On Tuesday, October 2, team members from the Clarke Comprehensive Breast Center and the Cancer Center convened in front of UM Shore Medical Center at Easton to light up the “pink ribbon tree” in front of the hospital to highlight October as Breast Cancer Awareness Month.
Also on hand for the occasion were Ken Kozel, president and CEO, F. Graham Lee, vice president, Philanthropy, and Ruth Ann Jones, CNO and senior vice presdient, Patient Care Services. Kozel spoke to the outstanding quality of care provided by the Breast Center and the excellent work done by the Cancer Center team members in not only treating cancer but getting out into the community to help women in underserved populations understand importance of yearly mammogram screenings and get the screening done.
Roberta Lilly, MD, medical director, Clarke Comprehensive Breast Center noted that is the second-highest cause of death among women in Maryland, exceeded only by lung cancer, and that as Maryland breast cancer rates are higher than the national average, Mid Shore rates are higher than the State average.
“Early diagnosis and treatment are key to surviving breast cancer,” Dr, Lilly stated. “Last year, our Clarke Comprehensive Breast Center provided breast care to more than 2,171 patients. We diagnosed more than 100 new cases of breast cancer and performed 452 breast biopsies. These numbers represent a 100 percent increase in patients seen in the breast center, a 64 percent increase in biopsies and over 200 percent increase in the number of breast cancers diagnosed.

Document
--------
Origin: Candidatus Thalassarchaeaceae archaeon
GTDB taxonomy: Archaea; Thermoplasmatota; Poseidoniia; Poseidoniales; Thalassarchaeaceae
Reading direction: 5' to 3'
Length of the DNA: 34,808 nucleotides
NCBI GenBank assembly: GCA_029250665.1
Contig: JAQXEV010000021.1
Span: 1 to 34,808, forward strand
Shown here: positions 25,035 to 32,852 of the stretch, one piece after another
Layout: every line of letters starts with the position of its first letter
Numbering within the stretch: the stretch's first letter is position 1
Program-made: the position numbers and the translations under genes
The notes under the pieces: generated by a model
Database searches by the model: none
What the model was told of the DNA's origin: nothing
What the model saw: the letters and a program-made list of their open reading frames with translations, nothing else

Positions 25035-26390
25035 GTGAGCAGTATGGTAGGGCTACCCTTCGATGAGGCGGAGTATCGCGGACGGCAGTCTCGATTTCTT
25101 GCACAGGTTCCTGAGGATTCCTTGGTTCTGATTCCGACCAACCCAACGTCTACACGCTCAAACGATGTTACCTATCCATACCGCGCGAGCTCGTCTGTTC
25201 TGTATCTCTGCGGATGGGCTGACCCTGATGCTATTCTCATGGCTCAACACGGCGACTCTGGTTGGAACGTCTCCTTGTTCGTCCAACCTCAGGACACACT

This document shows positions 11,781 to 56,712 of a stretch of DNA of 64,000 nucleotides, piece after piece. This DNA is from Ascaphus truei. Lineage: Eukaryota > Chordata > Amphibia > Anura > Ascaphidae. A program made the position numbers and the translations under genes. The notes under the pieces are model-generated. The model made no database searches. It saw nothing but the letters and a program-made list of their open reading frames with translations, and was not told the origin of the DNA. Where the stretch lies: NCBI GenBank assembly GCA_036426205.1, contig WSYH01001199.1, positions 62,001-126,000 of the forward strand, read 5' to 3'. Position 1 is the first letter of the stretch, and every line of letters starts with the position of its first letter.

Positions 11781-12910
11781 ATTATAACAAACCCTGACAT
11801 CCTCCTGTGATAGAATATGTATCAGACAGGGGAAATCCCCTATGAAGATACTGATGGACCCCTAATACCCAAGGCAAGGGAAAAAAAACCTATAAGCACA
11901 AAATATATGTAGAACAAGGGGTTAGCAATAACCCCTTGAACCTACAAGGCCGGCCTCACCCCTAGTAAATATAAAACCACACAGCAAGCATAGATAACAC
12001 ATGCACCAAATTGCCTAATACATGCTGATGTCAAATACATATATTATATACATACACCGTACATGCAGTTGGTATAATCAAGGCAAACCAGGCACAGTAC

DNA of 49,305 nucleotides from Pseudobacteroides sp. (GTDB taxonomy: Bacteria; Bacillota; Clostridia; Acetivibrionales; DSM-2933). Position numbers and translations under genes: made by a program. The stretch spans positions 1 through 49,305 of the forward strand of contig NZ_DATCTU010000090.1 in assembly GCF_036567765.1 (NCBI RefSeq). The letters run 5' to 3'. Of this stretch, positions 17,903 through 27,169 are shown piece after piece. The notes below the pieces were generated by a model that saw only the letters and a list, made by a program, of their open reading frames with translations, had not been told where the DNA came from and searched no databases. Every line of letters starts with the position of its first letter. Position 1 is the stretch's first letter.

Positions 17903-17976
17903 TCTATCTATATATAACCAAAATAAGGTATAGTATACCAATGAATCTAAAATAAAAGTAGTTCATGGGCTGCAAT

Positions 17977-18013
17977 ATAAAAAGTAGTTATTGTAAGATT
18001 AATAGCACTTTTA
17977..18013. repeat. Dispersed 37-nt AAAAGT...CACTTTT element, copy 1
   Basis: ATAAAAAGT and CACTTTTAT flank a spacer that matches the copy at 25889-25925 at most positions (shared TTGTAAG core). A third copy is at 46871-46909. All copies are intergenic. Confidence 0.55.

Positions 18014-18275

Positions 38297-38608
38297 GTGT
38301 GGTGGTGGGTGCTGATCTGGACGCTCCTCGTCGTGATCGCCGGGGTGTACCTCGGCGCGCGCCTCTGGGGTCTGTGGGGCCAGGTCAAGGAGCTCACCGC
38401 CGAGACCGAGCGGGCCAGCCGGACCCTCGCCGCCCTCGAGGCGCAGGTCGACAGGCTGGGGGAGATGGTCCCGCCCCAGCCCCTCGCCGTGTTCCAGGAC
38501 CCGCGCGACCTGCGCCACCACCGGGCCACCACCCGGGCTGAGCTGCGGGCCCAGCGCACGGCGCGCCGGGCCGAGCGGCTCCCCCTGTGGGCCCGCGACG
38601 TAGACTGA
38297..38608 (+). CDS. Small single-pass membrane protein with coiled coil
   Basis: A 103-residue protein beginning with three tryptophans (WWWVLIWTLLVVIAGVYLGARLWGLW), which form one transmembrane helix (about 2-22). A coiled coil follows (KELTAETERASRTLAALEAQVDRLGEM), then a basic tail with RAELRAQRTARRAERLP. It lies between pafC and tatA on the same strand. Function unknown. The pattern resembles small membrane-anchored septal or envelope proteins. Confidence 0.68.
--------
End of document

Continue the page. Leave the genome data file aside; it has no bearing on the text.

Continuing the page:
Dr. Lilly also reviewed the progress made in reducing the disparity in breast cancer survival rates for black women versus white women. “In Talbot County, in 2008, the death rate for black women was 125 percent higher than for whites; now it is 29 percent higher, which is on par with national rates. So we have made progress and we continue to work to reduce that disparity,” she explained.
Graham Lee announced to the group that UM Memorial Hospital Foundation has designated its year-end appeal to benefit for the Clark Comprehensive Breast Center. The goa for the appeal is $375,000, which will support the purchase of a second 3-D tomosynthesis machine in the Center. Tomosynthesis mammography is increasingly popular due to its greater accuracy, which reduces the number of call-backs for additional testing and biopsies.
Mrs, Anny Williams, a former volunteer, closed the remarks by saying how gratifying it was to see the pink ribbon tree tradition continue. “I think it is great way to heighten awareness,” she said. “If just one person driving by sees the tree and is reminded to to get their mammogram, we might save a life.”